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"Before marriage, young girls must be, above all other things, sweet, gentle, beautiful and ornamental, but, after marriage, they were expected to manage households that numbered a hundred people or more, white and black, and they were trained with that in view." - The Narrator. pg.57, Explaining the old southern attitudes toward females, which she says were actually fostered by the men themselves

"Scarlett wanted very much to be like her mother. The only difficulty was that by being just and truthful and tender and unselfish, one missed most of the joys of life and certainly many beaux." - The Narrator. pg. 60, Scarlett's opinion of her mother indicates that she never had a real relationship with her.

"Iím tired of everlastingly being unnatural and never doing anything I want to do. Iím tired of acting like I donít eat more than a bird, and walking when I want to run and saying I feel faint after a waltz when I could dance for two days and never get tired. Iím tired of saying, 'How wonderful you are!' to fool men who havenít got one-half the sense Iíve got and Iím tired of pretending I donít know anything so men can tell me things and feel important while theyíre doing it..." Scarlet. pg. 79, Scarlet realizes the artificial behavior girls are supposed to exhibit and scorns it.

"Ladies have seldom held any charms for me. I know what they are thinking, but they never have the courage or lack of breeding to say what they think. And that, in time, becomes a bore. But you, my dear Miss OíHara, are a girl of rare spirit, very admirable spirit, and I take off my hat to you." Rhett Butler. pg. 120, Rhett Butler, like Scarlett, has little use for the mannerisms of his day.

"The Confederacy may need the lifeblood of its men, but not yet does it demand the heartís blood of its women. Accept, dear madam, this token of my reverence for your courage and do not think that your sacrifice has been in vain, for this ring has been redeemed at ten times its value." - Rhett. pg. 198, Rhett explaining his return of Melanie's wedding ring.

"Other people might call his utterances treachery but, to Scarlett, they always rang with common sense and truth. And she knew that this was utterly wrong, knew she should be shocked and infuriated. Actually she was neither, but she could pretend to be. It made her feel more respectable and ladylike." - Narrator. pg. 240, The Narrator giving some analysis of Scarlett's awareness of the difference between the way she is supposed to feel and the way she actually feels.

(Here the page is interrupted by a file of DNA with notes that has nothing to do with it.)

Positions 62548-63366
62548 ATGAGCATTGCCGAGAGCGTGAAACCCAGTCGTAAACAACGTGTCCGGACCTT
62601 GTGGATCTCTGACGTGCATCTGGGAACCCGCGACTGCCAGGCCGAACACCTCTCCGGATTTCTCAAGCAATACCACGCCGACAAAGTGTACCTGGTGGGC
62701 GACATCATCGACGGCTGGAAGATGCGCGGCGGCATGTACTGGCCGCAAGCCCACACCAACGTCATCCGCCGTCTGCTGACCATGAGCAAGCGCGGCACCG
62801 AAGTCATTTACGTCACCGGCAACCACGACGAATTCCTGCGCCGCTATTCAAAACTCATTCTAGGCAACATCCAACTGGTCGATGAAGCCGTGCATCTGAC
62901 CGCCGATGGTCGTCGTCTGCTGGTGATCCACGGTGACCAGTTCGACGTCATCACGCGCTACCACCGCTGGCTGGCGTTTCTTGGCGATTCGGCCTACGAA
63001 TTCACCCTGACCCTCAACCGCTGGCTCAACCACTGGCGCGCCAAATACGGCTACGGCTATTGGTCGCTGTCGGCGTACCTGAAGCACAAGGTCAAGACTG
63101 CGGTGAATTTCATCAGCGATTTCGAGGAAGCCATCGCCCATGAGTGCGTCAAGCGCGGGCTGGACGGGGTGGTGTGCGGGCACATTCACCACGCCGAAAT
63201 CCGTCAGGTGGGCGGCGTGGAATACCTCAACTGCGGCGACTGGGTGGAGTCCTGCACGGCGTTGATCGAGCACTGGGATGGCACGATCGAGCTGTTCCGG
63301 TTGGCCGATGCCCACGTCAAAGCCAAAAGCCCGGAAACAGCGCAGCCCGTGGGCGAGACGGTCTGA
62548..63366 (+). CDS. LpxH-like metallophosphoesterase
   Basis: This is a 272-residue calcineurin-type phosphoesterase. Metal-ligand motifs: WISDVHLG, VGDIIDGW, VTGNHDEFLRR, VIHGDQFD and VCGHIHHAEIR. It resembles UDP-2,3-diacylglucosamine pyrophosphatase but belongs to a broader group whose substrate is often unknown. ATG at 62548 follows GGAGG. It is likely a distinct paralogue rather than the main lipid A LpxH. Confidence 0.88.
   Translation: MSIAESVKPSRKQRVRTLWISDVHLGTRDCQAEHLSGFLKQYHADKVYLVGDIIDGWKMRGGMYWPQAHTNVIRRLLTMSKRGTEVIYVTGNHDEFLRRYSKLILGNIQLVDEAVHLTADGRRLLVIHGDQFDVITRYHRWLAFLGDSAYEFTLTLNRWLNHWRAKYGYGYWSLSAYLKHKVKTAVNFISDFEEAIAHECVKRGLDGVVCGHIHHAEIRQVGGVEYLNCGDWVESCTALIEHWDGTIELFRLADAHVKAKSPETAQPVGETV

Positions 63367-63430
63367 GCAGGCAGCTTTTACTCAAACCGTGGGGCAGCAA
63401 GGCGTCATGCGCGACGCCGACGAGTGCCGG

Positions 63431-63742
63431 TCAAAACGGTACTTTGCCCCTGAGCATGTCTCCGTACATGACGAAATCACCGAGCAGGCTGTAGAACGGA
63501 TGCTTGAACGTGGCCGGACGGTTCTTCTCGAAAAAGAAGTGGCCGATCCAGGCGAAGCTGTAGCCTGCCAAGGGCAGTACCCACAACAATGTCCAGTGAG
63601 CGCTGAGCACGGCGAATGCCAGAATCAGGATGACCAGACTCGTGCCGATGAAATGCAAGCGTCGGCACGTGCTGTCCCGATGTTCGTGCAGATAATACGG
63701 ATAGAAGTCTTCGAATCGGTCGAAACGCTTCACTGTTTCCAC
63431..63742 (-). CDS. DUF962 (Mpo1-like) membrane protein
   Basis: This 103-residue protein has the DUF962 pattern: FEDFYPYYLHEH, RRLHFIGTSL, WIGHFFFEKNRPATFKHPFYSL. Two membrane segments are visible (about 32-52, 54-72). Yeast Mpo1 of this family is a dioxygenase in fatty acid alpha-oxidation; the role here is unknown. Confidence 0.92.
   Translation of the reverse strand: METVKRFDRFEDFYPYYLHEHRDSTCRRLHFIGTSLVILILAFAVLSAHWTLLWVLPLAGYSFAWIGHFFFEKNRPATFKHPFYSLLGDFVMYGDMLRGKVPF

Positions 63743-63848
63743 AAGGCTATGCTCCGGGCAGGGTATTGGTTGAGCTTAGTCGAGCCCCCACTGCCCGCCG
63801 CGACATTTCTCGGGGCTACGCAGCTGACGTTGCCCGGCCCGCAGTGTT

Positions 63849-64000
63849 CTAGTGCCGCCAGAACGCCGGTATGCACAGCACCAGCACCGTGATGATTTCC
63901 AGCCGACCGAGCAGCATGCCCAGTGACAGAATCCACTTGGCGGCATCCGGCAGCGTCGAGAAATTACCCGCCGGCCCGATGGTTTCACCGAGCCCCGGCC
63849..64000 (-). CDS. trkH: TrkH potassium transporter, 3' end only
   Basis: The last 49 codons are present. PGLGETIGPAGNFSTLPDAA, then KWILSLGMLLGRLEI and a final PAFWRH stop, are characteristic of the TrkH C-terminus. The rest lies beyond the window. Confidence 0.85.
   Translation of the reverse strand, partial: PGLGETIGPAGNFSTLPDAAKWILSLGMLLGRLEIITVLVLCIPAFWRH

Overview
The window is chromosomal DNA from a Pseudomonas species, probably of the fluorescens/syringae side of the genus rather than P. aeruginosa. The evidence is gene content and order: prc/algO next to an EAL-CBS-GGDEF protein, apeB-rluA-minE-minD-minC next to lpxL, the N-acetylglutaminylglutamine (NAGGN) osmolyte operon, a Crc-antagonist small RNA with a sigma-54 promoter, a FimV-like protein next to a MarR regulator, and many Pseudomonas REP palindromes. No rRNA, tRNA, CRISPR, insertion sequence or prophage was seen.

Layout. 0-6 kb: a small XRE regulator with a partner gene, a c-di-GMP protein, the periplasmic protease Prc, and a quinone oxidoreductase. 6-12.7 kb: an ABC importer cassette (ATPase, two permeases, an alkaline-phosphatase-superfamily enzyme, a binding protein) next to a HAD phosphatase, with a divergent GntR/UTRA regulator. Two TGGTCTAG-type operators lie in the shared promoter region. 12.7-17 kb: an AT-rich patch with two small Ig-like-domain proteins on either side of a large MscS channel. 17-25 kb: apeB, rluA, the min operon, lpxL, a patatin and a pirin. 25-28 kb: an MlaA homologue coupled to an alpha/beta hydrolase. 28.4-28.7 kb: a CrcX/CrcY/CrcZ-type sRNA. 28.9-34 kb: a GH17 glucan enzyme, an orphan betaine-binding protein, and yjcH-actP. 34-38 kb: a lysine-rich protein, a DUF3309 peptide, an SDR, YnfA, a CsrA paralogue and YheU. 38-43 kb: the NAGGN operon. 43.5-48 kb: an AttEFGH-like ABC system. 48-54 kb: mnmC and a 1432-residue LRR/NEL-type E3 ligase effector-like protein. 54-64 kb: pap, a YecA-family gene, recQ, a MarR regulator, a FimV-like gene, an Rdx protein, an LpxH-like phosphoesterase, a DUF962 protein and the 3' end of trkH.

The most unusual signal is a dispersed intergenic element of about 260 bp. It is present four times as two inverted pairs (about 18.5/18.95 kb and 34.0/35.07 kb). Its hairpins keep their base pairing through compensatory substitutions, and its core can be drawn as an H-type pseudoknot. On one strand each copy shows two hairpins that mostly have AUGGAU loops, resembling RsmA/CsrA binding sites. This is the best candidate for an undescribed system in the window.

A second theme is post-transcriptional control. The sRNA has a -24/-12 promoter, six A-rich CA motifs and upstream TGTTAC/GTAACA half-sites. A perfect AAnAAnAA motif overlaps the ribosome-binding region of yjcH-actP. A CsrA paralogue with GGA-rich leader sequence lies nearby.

"Thatís why I like you! You are the only frank woman I know, the only woman who looks on the practical side of matters without beclouding the issue with mouthings about sin and morality. Any other woman would have swooned first and then shown me the door." - Rhett, pg. 341, Rhett praising and mocking Scarlett at the same time.

"No, she could not, would not, turn to Geraldís or Ellenís families. The OíHaras did not take charity. The OíHaras looked after their own. Her burdens were her own and burdens were for shoulders strong enough to bear them. She thought without surprise, looking down from her height, that her shoulders were strong enough to bear anything now, having borne the worst that could ever happen to her. She could not desert Tara; she belonged to the red acres far more than they could ever belong to her. Her roots went deep into the blood-colored soil and sucked up life, as did the cotton." - Narrator. pg. 420, The Narrator showing Scarlett's growing realization of the importance to Tara.

"I wonít think of it now. I canít stand it now. Iíll think of it later." - Scarlett. pg. 426, Scarlett falling back on her favorite method of dealing with problems she can't handle at the time.

"Hunger gnawed at her empty stomach again and she said aloud: ĎAs god is my witness, as God is my witness, the Yankees arenít going to lick me. Iím going to live through this, and when itís over, Iím never going to be hungry again. No, nor any of my folks. If I have to steal or kill-as God is my witness, Iím never going to be hungry again." - Scarlett. pg. 428, Scarlett expressing her controlling motivation for the remainder of the story.

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